Parties to IICRA-administered proceedings are mainly from the Gulf Cooperation Council (GCC) countries and Malaysia, although Sobek noted claims that the “IICRA is yet to achieve widespread acceptance in the Islamic finance community”.

“In the absence of casework statistics, IICRCA’s popularity and international outreach remain uncertain,” he said.

Another proposal anticipates disputes resolved via dedicated rules and experienced Sharia scholars

Another option on the table is establishing a Dubai World Islamic Finance Arbitration Centre (DWIFAC) specialised in settling Islamic finance disputes; equipped with a dedicated set of arbitration rules and staffed by experienced Sharia scholars.

First proposed in 2013 by Camille Paldi, CEO of the Franco-American Alliance for Islamic Finance, the institution would be assisted by a jurisprudence office entrusted with developing a unified Islamic banking law.

While the centre has yet to be established, Sobek believes this proposal may have “nourished the debate about the need to design Sharia-compliant dispute resolution processes and harmonise Islamic finance standards and practices”.

The discussions led to a tangible initiative in May 2020 to build a unified global legal framework for Islamic finance. Announced by the UAE ministry of finance in partnership with the Islamic Development Bank and the now-defunct Dubai Islamic Economy Development Centre (DIEDC), the project aims to adopt an international treaty or global Islamic finance code.

Ultimately, it will expand the global reach of Islamic finance by integrating local differences in Islamic finance standards, practices and product offerings. A steering committee held its first meeting in November 2020 with participation from multiple global Islamic finance bodies.

More talks on the cards

Sobek says while dissolving the DIEDC in 2021 and transferring its duties, assets, rights and obligations to Dubai’s department of economic development may have slowed down progress, more talks will be staged.

He added a global Islamic finance code is currently being drafted in consultation with international strategic partners and with due regard to the AAOIFI’s non-binding Sharia standards. He expects arbitration and mediation to progressively gain traction as a mechanism for resolving Islamic finance disputes, especially as they provide significant advantages compared to litigation.

For instance, the UAE announced in March it would join the Singapore Convention on Mediation that provides its signatories from 55 countries with a mechanism for enforcing settlement agreements in other jurisdictions.

This might boost Islamic arbitration worldwide including in Indonesia where Amran Suadi, chair of the religious chamber at Indonesia’s Supreme Court, notes disputes involving Islamic finance are usually settled in religious courts for litigious cases and Sharia arbitration bodies plus the country’s Financial Services Sector Alternative Dispute Settlement Agency for non-litigious disputes.

The Supreme Court oversees the country’s regular and religious courts.

Amran said Islamic finance disputes handled by the religious courts had steadily increased from 229 in 2017 to 562 in 2020. Cases were becoming increasingly varied from simple ones involving sales and profit-sharing contracts to more complex subrogation and novation issues.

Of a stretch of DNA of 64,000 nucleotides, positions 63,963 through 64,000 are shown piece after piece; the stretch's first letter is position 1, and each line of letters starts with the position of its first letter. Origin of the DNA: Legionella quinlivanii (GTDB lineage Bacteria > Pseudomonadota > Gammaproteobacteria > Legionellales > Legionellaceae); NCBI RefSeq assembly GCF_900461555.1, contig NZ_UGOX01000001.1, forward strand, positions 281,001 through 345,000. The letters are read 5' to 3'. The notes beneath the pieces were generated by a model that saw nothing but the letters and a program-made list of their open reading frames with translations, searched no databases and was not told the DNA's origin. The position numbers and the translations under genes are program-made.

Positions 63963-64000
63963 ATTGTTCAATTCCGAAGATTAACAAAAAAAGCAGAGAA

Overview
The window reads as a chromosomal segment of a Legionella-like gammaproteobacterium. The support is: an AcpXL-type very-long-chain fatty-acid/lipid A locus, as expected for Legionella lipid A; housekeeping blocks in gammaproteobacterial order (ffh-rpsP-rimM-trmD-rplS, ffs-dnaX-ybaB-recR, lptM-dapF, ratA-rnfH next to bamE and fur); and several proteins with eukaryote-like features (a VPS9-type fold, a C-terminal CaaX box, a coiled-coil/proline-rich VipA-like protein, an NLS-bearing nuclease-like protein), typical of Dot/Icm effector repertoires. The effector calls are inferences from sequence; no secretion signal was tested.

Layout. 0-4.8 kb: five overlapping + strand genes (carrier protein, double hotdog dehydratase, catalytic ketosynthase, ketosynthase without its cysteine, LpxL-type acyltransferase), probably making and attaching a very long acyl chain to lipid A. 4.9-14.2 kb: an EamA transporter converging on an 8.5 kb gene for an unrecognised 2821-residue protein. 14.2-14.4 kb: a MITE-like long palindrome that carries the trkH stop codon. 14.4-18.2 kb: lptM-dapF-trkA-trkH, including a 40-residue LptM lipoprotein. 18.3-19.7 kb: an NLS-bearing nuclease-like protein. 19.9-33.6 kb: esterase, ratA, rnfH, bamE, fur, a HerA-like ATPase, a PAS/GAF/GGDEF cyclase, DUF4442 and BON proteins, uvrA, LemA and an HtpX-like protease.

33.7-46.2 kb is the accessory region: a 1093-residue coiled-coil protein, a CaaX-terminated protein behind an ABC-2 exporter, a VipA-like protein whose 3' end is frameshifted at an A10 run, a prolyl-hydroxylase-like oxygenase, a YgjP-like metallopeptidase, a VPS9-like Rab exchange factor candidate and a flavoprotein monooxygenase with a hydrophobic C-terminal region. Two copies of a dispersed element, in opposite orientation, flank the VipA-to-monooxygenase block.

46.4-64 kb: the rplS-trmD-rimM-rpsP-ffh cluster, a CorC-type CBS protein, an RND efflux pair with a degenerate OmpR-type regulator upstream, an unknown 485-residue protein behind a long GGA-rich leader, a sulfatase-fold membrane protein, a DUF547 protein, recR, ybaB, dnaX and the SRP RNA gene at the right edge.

The country has more than 1,300 judges certified to handle Sharia finance cases, some trained in Saudi Arabia and Bahrain. Under Supreme Court rules, a dispute involving money less than $34,300 must be settled in 25 days.

“Thank God many disputes involving Sharia banks and customers are now settled through mediation. They don’t have to be decided by courts and that’s better,” he said.

Indonesia boosting its judges’ capacity

Indonesia’s Supreme Court has continued improving the capacity of its judges to handle Sharia finance cases via training conducted in co-operation with Indonesia’s Financial Services Authority (OJK – Otoritas Jasa Keuangan) and other authorities including Saudi Arabia and Morocco.

The LAPS SJK began operating on 1 January 2021, replacing six such agencies and simultaneously expanding the settlement scope to include the fintech sector. It works alongside the National Sharia Arbitration Board (Basyarnas-MUI) established in 2003 by the Indonesian Council of Ulema (MUI - Majelis Ulama Indonesia), a semi-official authority on Islam, amid rapid growth in Indonesia’s Islamic finance sector.

The board is tasked with resolving disputes in trade, finance, law, industry and services based on Sharia principles and provides binding legal opinions at the parties’ request. Basyarnas-MUI now has representative offices in 20 of the country’s 32 provinces.

Mochammad Buchori Muslim, head of the MUI Sharia economic department, said the council regularly issued fatwas (edicts) on points of Islamic finance.

“The Supreme Court conducts annual deliberations where our recommendations are included in the court’s circulars. Universities with law faculties have also been engaged in discussions on dispute settlement via theses, dissertations and journals,” he says.

Progress in Malaysia

In November the Kuala Lumpur-based Asian International Arbitration Centre (AIAC) in November introduced the i-Arbitration Rules 2021, a neutral international framework for resolving disputes related to Islamic finance. Malaysia’s national news agency Bernama quoted the prime minister’s department (parliament and law) minister Seri Wan Junaidi Tuanku Jaafar saying the rules meant the AIAC had pioneered the development of global disput resolution.
“This method is believed to help consumers around the world bring an integrated approach in dispute resolution and provide continuity in conventional business practices as well as Sharia requirements for such transactions,” he said.

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Heba Hashem, Ahmad Pathoni and Keith Nuthall